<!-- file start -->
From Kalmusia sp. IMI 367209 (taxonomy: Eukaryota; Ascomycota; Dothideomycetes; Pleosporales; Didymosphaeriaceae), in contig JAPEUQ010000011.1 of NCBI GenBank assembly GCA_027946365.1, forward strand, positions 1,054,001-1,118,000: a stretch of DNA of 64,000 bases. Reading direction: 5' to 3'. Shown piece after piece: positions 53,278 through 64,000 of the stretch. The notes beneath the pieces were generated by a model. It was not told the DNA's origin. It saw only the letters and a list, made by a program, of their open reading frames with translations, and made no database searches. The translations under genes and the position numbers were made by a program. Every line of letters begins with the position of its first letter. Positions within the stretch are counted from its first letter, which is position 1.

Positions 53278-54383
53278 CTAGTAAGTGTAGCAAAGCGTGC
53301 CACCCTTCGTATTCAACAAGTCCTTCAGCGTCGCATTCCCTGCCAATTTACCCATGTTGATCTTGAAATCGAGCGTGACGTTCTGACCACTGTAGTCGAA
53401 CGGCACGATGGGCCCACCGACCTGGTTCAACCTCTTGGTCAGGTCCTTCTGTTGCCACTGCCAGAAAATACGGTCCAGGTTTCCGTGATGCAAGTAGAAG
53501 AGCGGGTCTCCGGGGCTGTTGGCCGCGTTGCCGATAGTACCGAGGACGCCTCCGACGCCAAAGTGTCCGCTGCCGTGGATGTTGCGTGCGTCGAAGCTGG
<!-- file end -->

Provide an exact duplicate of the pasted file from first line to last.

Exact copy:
From Kalmusia sp. IMI 367209 (taxonomy: Eukaryota; Ascomycota; Dothideomycetes; Pleosporales; Didymosphaeriaceae), in contig JAPEUQ010000011.1 of NCBI GenBank assembly GCA_027946365.1, forward strand, positions 1,054,001-1,118,000: a stretch of DNA of 64,000 bases. Reading direction: 5' to 3'. Shown piece after piece: positions 53,278 through 64,000 of the stretch. The notes beneath the pieces were generated by a model. It was not told the DNA's origin. It saw only the letters and a list, made by a program, of their open reading frames with translations, and made no database searches. The translations under genes and the position numbers were made by a program. Every line of letters begins with the position of its first letter. Positions within the stretch are counted from its first letter, which is position 1.

Positions 53278-54383
53278 CTAGTAAGTGTAGCAAAGCGTGC
53301 CACCCTTCGTATTCAACAAGTCCTTCAGCGTCGCATTCCCTGCCAATTTACCCATGTTGATCTTGAAATCGAGCGTGACGTTCTGACCACTGTAGTCGAA
53401 CGGCACGATGGGCCCACCGACCTGGTTCAACCTCTTGGTCAGGTCCTTCTGTTGCCACTGCCAGAAAATACGGTCCAGGTTTCCGTGATGCAAGTAGAAG
53501 AGCGGGTCTCCGGGGCTGTTGGCCGCGTTGCCGATAGTACCGAGGACGCCTCCGACGCCAAAGTGTCCGCTGCCGTGGATGTTGCGTGCGTCGAAGCTGG